```t = yf1.SamplingInstants; te = ze.SamplingInstants; t0 = z.SamplingInstants; subplot(1,2,1); plot(t0,z.y(:,1),... te,yhat1.y(:,1),... t,yf1.y(:,1),'m',... t,yf1.y(:,1)+ysd1(:,1),'k--', ... t,yf1.y(:,1)-ysd1(:,1), 'k--') xlabel('Time (year)'); ylabel('Predator population, in thousands'); subplot(1,2,2); plot(t0,z.y(:,2),... te,yhat1.y(:,2),... t,yf1.y(:,2),'m',... t,yf1.y(:,2)+ysd1(:,2),'k--', ... t,yf1.y(:,2)-ysd1(:,2),'k--') % Make the figure larger. fig = gcf; p = fig.Position; fig.Position = [p(1),p(2)-p(4)*0.2,p(3)*1.4,p(4)*1.2]; xlabel('Time (year)'); ylabel('Prey population, in thousands'); legend({'Measured','Predicted','Forecasted','Forecast Uncertainty (1 sd)'},... 'Location','best')``` The plots show that forecasting using a linear ARMA model (with added handling of offsets) worked somewhat and the results showed high uncertainty compared to the actual populations over the 12-20 years time span. This indicates that the population change dynamics might be nonlinear.

### Estimate a Nonlinear Black-Box Model

Fit a nonlinear black-box model to the estimation data. You do not require prior knowledge about the equations governing the estimation data. A linear-in-regressor form of Nonlinear ARX model will be estimated.

Create a nonlinear ARX model with 2 outputs and no inputs.

`sysNLARX = idnlarx([1 1;1 1],[],'Ts',0.1,'TimeUnit','years');`

`sysNLARX` is a first order nonlinear ARX model that uses no nonlinear function; it predicts the model response using a weighted sum of its first-order regressors.

`getreg(sysNLARX)`
```Regressors: For output 1: y1(t-1) y2(t-1) For output 2: y1(t-1) y2(t-1) ```

To introduce a nonlinearity function, add polynomial regressors to the model.

Create regressors up to power 2, and include cross terms (products of standard regressors listed above). Add those regressors to the model as custom regressors.

```R = polyreg(sysNLARX,'MaxPower',2,'CrossTerm','on'); sysNLARX.CustomRegressors = R; getreg(sysNLARX)```
```Regressors: For output 1: y1(t-1) y2(t-1) y1(t-1).^2 y1(t-1).*y2(t-1) y2(t-1).^2 For output 2: y1(t-1) y2(t-1) y1(t-1).^2 y1(t-1).*y2(t-1) y2(t-1).^2 ```

Estimate the coefficients (the regressor weightings and the offset) of the model using estimation data, `ze`.

`sysNLARX = nlarx(ze,sysNLARX)`
```sysNLARX = Nonlinear ARX model with 2 outputs and 0 inputs Inputs: Outputs: y1, y2 Standard regressors corresponding to the orders: na = [1 1; 1 1] nb = [] nk = [] Custom regressors: For output 1: y1(t-1).^2 y1(t-1).*y2(t-1) y2(t-1).^2 For output 2: y1(t-1).^2 y1(t-1).*y2(t-1) y2(t-1).^2 Nonlinear regressors: For output 1: none For output 2: none Model output is linear in their regressors. Sample time: 0.1 years Status: Estimated using NLARX on time domain data "ze". Fit to estimation data: [88.34;88.91]% (prediction focus) FPE: 3.265e-05, MSE: 0.01048 ```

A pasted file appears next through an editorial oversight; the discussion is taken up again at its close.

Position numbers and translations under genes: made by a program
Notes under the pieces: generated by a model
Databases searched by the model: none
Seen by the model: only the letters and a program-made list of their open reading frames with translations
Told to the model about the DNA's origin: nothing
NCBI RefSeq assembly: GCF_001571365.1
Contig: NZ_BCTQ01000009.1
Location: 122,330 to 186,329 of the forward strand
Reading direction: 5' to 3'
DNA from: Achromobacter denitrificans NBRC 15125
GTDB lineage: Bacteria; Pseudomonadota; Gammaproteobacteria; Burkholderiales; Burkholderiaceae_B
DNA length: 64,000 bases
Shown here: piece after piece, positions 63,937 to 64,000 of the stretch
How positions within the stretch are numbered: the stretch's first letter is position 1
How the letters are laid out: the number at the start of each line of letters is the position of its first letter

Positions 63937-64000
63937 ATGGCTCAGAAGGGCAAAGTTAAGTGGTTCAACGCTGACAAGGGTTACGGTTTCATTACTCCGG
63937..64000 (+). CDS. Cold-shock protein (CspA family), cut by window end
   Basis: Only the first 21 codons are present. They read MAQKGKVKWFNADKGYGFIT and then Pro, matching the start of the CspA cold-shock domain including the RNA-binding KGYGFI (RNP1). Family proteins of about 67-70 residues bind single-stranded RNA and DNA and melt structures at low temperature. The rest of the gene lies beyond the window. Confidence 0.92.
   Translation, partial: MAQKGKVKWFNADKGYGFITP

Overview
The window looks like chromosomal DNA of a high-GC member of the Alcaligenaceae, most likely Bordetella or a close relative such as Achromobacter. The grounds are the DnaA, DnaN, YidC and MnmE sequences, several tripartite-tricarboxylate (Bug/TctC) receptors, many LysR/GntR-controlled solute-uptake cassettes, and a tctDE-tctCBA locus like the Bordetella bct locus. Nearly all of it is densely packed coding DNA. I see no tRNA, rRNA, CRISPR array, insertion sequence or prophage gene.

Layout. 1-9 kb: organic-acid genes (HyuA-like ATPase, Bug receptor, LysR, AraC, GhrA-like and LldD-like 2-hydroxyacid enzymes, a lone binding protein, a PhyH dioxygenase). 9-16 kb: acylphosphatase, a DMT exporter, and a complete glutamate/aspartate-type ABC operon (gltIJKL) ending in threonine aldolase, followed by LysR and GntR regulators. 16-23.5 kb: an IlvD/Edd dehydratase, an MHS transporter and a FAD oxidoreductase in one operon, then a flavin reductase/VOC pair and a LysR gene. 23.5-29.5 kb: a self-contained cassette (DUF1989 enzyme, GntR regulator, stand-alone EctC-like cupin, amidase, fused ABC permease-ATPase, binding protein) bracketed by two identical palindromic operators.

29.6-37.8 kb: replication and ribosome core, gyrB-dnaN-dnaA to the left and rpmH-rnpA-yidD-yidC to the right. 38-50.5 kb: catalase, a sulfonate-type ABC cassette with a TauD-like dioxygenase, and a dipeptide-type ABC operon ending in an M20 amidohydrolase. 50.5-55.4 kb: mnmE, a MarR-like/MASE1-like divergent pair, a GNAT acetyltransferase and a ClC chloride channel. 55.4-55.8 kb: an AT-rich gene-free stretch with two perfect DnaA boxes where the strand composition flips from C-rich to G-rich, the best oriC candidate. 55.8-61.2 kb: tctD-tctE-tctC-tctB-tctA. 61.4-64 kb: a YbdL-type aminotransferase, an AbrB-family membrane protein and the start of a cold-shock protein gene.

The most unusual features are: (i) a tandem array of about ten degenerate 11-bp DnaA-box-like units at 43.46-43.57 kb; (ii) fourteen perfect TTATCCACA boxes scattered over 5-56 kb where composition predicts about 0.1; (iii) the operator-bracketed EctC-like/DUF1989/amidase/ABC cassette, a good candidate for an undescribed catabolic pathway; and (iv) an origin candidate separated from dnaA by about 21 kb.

Compute a 10-step-ahead predicted output to validate the model.

`yhat2 = predict(sysNLARX,ze,10);`

Forecast the output of the model 100 steps beyond the estimation data.

`yf2 = forecast(sysNLARX,ze,100);`

The standard deviations of the forecasted response are not computed for nonlinear ARX models. This data is unavailable because the parameter covariance information is not computed during estimation of these models.

Plot the measured, predicted, and forecasted outputs.

```t = yf2.SamplingInstants; subplot(1,2,1); plot(t0,z.y(:,1),... te,yhat2.y(:,1),... t,yf2.y(:,1),'m') xlabel('Time (year)'); ylabel('Predator population (thousands)'); subplot(1,2,2); plot(t0,z.y(:,2),... te,yhat2.y(:,2),... t,yf2.y(:,2),'m') legend('Measured','Predicted','Forecasted') xlabel('Time (year)'); ylabel('Prey population (thousands)');``` The plots show that forecasting using a nonlinear ARX model gave better forecasting results than using a linear model. Nonlinear black-box modeling did not require prior knowledge about the equations governing the data.

Note that to reduce the number of regressors, you can pick an optimal subset of (transformed) variables using principal component analysis (see `pca`) or feature selection (see `sequentialfs`) in the Statistics and Machine Learning Toolbox™.

If you have prior knowledge of the system dynamics, you can fit the estimation data using a nonlinear grey-box model.

### Estimate a Nonlinear Grey-Box Model

Knowledge about the nature of the dynamics can help improve the model quality and thus the forecasting accuracy. For the predator-prey dynamics, the changes in the predator (`y1`) and prey (`y2`) population can be represented as:

`${\underset{}{\overset{˙}{y}}}_{1}\left(t\right)={p}_{1}*{y}_{1}\left(t\right)+{p}_{2}*{y}_{2}\left(t\right)*{y}_{1}\left(t\right)$`

`${\underset{}{\overset{˙}{y}}}_{2}\left(t\right)={p}_{3}*{y}_{2}\left(t\right)-{p}_{4}*{y}_{1}\left(t\right)*{y}_{2}\left(t\right)-{p}_{5}*{y}_{2}\left(t{\right)}^{2}$`

For more information about the equations, see Three Ecological Population Systems: MATLAB and C MEX-File Modeling of Time-Series.

Construct a nonlinear grey-box model based on these equations.

Specify a file describing the model structure for the predator-prey system. The file specifies the state derivatives and model outputs as a function of time, states, inputs, and model parameters. The two outputs (predator and prey populations) are chosen as states to derive a nonlinear state-space description of the dynamics.

`FileName = 'predprey2_m';`

Specify the model orders (number of outputs, inputs, and states)

`Order = [2 0 2];`

Specify the initial values for the parameters ${p}_{1}$, ${p}_{2}$, ${p}_{3}$, ${p}_{4}$, and ${p}_{5}$, and indicate that all parameters are to be estimated. Note that the requirement to specify initial guesses for parameters did not exist when estimating the black box models `sysARMA` and `sysNLARX`.